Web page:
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“Very well, General, it can't be helped,” replied Jackson.

“But how do you expect to stop them?”

“We'll give them the bayonet!” was the answer, briefly.

General Bee wheeled his horse, and galloped back to his command. As he did so, General Jackson said to Lieutenant Lee of his staff:

Tell the colonel of this brigade, that the enemy are advancing; that when their heads are seen above the hill, let the whole line rise, move forward with a shout, and trust to the bayonet. I am. tired of this long range work.

In the storm which followed Bee's return to his command, he was soon on foot, his horse shot from under him. With the fury of despair he strode among his men, and tried to rally and to hold them against the torrent which beat upon them; and, finally, in a voice which rivaled the roar of battle, he cried out: “Oh, men, there are Jackson and his Virginians standing behind you like a stone wall.1” Uttering these words of martial baptism, Bee fell dead upon the field, and left behind him a fame which will follow that of Jackson as a shadow.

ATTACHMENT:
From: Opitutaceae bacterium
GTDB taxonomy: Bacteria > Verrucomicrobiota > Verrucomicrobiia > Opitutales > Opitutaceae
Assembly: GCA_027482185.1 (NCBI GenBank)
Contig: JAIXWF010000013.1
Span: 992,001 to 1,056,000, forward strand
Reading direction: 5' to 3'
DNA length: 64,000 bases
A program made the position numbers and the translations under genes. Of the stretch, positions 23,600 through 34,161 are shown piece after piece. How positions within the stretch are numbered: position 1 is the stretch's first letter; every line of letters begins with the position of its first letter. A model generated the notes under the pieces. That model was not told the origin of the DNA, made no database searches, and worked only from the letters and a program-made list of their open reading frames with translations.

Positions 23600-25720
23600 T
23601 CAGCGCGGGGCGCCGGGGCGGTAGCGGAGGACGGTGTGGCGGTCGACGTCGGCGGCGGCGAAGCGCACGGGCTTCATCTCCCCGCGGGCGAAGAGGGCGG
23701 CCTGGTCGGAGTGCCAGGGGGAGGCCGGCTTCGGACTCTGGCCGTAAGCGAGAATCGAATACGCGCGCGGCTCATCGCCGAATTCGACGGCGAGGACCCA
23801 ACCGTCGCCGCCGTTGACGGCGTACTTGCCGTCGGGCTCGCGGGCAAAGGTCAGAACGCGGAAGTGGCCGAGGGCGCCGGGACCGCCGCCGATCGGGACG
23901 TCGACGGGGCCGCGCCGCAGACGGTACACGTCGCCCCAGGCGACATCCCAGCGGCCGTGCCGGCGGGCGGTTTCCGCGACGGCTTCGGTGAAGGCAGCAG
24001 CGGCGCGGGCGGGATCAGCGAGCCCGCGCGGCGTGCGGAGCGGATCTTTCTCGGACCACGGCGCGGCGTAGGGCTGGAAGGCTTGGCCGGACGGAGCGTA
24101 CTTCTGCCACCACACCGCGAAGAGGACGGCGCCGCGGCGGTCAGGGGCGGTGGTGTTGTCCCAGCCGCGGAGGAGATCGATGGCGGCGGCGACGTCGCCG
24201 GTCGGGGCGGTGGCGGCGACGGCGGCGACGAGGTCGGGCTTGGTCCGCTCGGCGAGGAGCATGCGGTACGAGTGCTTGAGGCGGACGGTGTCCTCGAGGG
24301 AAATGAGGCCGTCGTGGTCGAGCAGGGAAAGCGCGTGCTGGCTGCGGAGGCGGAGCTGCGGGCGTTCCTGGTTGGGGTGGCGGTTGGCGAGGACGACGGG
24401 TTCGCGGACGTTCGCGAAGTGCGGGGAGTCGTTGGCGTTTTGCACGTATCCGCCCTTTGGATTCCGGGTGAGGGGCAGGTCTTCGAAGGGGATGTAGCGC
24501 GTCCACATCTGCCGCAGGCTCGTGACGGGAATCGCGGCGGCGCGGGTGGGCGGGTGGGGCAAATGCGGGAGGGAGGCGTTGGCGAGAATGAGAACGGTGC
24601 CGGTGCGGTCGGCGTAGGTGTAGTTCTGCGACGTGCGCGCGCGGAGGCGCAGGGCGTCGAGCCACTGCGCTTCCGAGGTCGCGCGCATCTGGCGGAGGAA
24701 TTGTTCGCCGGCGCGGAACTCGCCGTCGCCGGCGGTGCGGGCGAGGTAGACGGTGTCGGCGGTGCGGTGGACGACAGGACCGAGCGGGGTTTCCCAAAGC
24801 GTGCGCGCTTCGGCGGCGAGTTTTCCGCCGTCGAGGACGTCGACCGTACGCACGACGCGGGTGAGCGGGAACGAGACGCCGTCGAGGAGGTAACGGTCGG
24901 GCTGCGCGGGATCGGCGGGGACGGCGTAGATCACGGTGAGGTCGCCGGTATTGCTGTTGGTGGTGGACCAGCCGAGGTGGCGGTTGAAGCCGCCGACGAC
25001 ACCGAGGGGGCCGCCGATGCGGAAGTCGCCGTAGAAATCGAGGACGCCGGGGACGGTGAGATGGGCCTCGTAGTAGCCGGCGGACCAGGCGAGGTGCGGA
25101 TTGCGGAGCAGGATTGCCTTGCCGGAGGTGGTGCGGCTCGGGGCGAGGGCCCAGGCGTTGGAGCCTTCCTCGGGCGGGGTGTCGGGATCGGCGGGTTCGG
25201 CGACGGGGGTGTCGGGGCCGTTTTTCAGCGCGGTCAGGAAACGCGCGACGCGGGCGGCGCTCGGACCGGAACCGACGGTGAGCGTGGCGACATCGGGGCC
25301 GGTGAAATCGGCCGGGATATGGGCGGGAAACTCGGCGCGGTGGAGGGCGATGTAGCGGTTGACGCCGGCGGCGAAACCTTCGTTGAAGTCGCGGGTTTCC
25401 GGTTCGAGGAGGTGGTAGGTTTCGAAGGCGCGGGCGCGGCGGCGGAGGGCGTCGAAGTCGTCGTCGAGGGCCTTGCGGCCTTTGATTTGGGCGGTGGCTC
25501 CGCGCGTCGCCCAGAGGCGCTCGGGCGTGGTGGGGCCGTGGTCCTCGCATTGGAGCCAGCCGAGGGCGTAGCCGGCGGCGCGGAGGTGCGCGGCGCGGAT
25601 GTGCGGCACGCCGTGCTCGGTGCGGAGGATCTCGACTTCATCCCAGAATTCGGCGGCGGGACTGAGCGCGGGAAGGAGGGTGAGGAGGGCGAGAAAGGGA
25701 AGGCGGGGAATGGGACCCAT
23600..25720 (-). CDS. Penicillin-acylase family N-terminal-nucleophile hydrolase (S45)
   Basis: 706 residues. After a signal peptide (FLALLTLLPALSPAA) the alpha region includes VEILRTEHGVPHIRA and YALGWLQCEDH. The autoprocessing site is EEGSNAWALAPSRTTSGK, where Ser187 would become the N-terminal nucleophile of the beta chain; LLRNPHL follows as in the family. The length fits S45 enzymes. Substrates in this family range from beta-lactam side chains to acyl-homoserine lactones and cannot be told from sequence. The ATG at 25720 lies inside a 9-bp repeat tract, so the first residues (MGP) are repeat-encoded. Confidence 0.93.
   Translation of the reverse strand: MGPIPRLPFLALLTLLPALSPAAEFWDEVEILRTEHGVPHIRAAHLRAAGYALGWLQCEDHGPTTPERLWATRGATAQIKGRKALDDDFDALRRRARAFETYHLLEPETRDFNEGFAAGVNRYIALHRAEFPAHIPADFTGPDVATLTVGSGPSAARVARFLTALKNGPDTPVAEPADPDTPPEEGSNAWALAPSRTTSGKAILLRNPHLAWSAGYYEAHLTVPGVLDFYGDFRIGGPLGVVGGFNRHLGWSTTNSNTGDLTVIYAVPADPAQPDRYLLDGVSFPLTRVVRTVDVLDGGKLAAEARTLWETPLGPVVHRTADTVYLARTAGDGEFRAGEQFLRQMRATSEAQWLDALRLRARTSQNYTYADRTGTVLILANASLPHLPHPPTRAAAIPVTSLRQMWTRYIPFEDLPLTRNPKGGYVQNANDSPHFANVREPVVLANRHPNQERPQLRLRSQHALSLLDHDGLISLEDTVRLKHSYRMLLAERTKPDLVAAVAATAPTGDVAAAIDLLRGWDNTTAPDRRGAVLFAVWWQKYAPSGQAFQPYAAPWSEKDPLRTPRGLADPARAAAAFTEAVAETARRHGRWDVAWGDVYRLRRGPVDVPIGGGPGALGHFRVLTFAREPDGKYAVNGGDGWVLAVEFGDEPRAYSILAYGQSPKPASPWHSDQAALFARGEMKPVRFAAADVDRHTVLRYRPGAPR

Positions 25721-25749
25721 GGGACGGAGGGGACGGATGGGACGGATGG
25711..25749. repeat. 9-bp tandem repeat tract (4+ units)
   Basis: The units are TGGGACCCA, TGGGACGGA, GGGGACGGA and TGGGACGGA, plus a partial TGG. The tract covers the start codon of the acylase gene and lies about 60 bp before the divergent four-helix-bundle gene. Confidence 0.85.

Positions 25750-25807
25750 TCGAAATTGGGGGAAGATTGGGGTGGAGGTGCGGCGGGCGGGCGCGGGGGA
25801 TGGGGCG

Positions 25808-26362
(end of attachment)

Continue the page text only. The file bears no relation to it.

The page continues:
It would be but the repetition of history to mention, at length, the movements of Jackson's Brigade that day. It was Bee who gave him the name of “Stonewall,” but it was his own Virginians who made that name immortal. This brigade checked the victorious tide of battle, but to turn it back was no easy labor. Around the Henry House and its plateau the contest raged with renewed violence and vacillating success for an hour; and then Jackson led his men in their last bayonet charge, and pierced the enemy's centre. The timely arrival of Kirby Smith and Early upon their flank, finished the work, and defeat was turned into a rout. General Jackson will be forgiven for this sentence in a letter to a friend: “You will find, when my report shall be published, that the First Brigade was to our army what the Imperial Guard was to Napoleon; through the blessings of God it met the victorious enemy, and turned the fortunes of the day.”

And who was Stonewall Jackson, and of what stock? Although he was of sterling and respectable parentage, it matters little, for, in historic fame, “he was his own ancestor.” And it is well enough that Virginia, who gave to the war Robert Edward Lee, of old and aristocratic lineage, should furnish Jackson as the representative of her people. On the 21st of January, 1824, in Clarksburg, among the mountains of Western Virginia, was born this boy, the youngest of four children; and, with no view to his future fame, he was

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